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The Offense and Defense of a PhD Defense

7 December, 2007; 21:00 Leave a comment Go to comments



Two Bears

Originally uploaded by csmellish

On Friday, my colleague Markus defended his dissertation. It doesn’t work the same here as in the U.S. The biggest difference is that the student doesn’t present the dissertation; the opponent does….

Yes, there is actually an opponent. An expert in the field from another university—usually an accomplished professor, and often from another country—is invited to read and critique the dissertation, then at the defense, it is this opponent who presents the dissertation, followed by a presentation of the critique. The doctoral candidate’s job is to defend against sometimes scathing criticism from both the opponent and from the review committee (which does not include any of the student’s advisors). At the end, the review committee meets and makes a decision about awarding the degree. Another key difference from the U.S. is that there is no chance to change the dissertation at this point; it has already been through extensive review, finalized, and sent to the printers for distribution before the defense. So after the defense, the student can really be done.

Unfortunately I missed Markus’s defense—it was at the same time as my students were giving their final presentations—but I was told that he had tough questions indeed, but that he also defended himself very soundly. It was apparently an impressive performance. But I did make it time for the post-defense afternoon party in the break room, complete with cake and champaign toasts by Markus’s advisors. Departments here make a serious effort to recognize and to celebrate these accomplishments.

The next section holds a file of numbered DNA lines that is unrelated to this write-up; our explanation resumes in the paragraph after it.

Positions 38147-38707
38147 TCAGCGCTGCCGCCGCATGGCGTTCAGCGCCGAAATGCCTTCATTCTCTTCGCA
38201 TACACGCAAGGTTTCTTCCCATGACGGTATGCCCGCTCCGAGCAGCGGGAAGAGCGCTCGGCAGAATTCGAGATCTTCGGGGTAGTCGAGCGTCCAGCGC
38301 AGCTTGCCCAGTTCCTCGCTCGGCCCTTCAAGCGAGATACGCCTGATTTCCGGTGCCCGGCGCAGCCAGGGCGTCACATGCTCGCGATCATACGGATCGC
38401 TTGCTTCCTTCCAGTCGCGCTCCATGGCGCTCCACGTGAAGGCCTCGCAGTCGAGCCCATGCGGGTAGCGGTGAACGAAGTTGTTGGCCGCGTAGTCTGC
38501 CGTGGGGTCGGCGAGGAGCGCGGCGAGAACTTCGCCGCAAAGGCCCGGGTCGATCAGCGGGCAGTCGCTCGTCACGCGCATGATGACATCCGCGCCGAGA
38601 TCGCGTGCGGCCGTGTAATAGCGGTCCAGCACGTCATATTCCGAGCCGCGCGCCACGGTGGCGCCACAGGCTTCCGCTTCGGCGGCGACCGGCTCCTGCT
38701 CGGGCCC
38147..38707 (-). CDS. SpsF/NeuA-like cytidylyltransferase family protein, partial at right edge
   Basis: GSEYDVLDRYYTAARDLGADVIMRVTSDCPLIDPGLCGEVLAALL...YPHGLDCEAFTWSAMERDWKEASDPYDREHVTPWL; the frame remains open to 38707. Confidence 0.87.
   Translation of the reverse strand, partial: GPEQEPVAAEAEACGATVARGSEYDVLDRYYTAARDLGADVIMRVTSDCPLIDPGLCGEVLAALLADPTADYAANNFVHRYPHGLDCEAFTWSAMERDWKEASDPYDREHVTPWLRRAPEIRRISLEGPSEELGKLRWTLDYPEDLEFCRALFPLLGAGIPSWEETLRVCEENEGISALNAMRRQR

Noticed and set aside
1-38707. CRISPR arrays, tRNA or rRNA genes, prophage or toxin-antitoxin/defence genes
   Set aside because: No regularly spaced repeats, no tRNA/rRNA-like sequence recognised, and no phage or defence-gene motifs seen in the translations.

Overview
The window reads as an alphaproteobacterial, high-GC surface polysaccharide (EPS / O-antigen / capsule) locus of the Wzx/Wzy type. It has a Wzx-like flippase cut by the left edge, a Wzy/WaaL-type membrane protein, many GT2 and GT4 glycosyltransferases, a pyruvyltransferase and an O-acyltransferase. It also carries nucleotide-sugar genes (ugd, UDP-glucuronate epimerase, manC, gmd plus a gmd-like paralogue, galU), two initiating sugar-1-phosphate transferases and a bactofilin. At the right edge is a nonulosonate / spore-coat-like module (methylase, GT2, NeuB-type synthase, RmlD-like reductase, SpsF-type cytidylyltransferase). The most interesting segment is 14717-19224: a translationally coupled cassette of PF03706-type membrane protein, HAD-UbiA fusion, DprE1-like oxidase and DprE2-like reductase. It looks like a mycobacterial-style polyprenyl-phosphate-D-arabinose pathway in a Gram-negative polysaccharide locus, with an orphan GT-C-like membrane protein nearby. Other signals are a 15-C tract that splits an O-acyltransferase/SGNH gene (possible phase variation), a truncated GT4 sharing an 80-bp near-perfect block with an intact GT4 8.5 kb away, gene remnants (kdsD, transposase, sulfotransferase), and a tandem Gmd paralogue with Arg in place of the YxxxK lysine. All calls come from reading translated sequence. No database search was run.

In the evening, Markus had his private celebration. This was no small event. It was held at Bosön, the training site for many of the Swedish olympic teams, in the old manor house on the site. There were over 50 guests all in casual dress, and we were treated to a complete dinner (the food was overflowing, I would even say).

The dinner was punctuated by toasts. Markus’s father opened it up at the beginning of dinner, and toward the end of dinner Markus’s three advisors gave toasts, and finally after dessert, Markus’s mother spoke, relating a story about the younger Markus who, when the family once visited the US, met an American Indian named Two Bears. (In Swedish, “bear” is “björn”, which is also a male given name, so Markus got the impression that this man had two minds, since he was apparently named Björn twice.) What was particularly impressive was that all five of the speakers were quite eloquent and funny, showing themselves to be graceful orators while also exhibiting typically Swedish modesty.

After dinner was coffee in a large sitting room, with sofas, tables, and a fireplace. The evening ended rather early, around 11:30 p.m., but by the end of it I was impressed by how highly the accomplishment of a Ph.D. was regarded. My experience was so different…such a feeling that I had been at it so long, that I was just so anxious to move on to the next thing and forget about the Ph.D. itself…but furthermore, since when we in the U.S. defend, we aren’t really done with the work yet (still having possibly extensive edits, depending on comments from the defense), it would seem too early to celebrate then. The real day of celebration is the day you get your committee’s signatures.

In any case, it was a true honor to celebrate with Markus. In case you’re interested, his work involves methods of achieving sustainable transport through employer-based measures for changing travel habits.

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